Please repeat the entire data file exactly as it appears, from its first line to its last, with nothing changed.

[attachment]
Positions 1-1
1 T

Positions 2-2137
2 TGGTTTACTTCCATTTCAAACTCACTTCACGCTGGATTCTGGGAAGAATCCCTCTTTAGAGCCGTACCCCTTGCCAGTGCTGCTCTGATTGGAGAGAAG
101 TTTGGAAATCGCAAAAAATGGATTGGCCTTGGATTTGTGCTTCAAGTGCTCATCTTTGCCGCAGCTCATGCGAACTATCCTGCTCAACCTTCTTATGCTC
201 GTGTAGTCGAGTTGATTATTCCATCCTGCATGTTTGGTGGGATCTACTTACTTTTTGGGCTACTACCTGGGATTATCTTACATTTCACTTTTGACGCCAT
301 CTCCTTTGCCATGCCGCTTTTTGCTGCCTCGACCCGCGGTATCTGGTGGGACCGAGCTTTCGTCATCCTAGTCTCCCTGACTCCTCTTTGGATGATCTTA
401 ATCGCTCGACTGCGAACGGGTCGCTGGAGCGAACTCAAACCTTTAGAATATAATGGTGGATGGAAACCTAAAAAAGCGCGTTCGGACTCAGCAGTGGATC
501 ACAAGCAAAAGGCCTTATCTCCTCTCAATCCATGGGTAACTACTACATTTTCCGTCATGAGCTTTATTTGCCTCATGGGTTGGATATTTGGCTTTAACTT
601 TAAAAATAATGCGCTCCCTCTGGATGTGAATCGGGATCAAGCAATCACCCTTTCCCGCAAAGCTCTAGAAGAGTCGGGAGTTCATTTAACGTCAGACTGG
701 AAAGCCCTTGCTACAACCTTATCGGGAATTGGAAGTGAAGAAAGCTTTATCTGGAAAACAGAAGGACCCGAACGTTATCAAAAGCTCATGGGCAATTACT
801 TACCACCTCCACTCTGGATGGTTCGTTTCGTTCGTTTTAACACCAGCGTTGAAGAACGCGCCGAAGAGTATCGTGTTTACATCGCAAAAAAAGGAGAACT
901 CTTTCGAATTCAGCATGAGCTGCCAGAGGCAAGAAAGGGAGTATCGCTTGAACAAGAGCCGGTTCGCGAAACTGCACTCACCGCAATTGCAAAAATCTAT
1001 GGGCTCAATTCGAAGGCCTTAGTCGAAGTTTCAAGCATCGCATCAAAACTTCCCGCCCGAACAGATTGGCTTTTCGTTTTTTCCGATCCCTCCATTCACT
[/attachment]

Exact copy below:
Positions 1-1
1 T

Positions 2-2137
2 TGGTTTACTTCCATTTCAAACTCACTTCACGCTGGATTCTGGGAAGAATCCCTCTTTAGAGCCGTACCCCTTGCCAGTGCTGCTCTGATTGGAGAGAAG
101 TTTGGAAATCGCAAAAAATGGATTGGCCTTGGATTTGTGCTTCAAGTGCTCATCTTTGCCGCAGCTCATGCGAACTATCCTGCTCAACCTTCTTATGCTC
201 GTGTAGTCGAGTTGATTATTCCATCCTGCATGTTTGGTGGGATCTACTTACTTTTTGGGCTACTACCTGGGATTATCTTACATTTCACTTTTGACGCCAT
301 CTCCTTTGCCATGCCGCTTTTTGCTGCCTCGACCCGCGGTATCTGGTGGGACCGAGCTTTCGTCATCCTAGTCTCCCTGACTCCTCTTTGGATGATCTTA
401 ATCGCTCGACTGCGAACGGGTCGCTGGAGCGAACTCAAACCTTTAGAATATAATGGTGGATGGAAACCTAAAAAAGCGCGTTCGGACTCAGCAGTGGATC
501 ACAAGCAAAAGGCCTTATCTCCTCTCAATCCATGGGTAACTACTACATTTTCCGTCATGAGCTTTATTTGCCTCATGGGTTGGATATTTGGCTTTAACTT
601 TAAAAATAATGCGCTCCCTCTGGATGTGAATCGGGATCAAGCAATCACCCTTTCCCGCAAAGCTCTAGAAGAGTCGGGAGTTCATTTAACGTCAGACTGG
701 AAAGCCCTTGCTACAACCTTATCGGGAATTGGAAGTGAAGAAAGCTTTATCTGGAAAACAGAAGGACCCGAACGTTATCAAAAGCTCATGGGCAATTACT
801 TACCACCTCCACTCTGGATGGTTCGTTTCGTTCGTTTTAACACCAGCGTTGAAGAACGCGCCGAAGAGTATCGTGTTTACATCGCAAAAAAAGGAGAACT
901 CTTTCGAATTCAGCATGAGCTGCCAGAGGCAAGAAAGGGAGTATCGCTTGAACAAGAGCCGGTTCGCGAAACTGCACTCACCGCAATTGCAAAAATCTAT
1001 GGGCTCAATTCGAAGGCCTTAGTCGAAGTTTCAAGCATCGCATCAAAACTTCCCGCCCGAACAGATTGGCTTTTCGTTTTTTCCGATCCCTCCATTCACT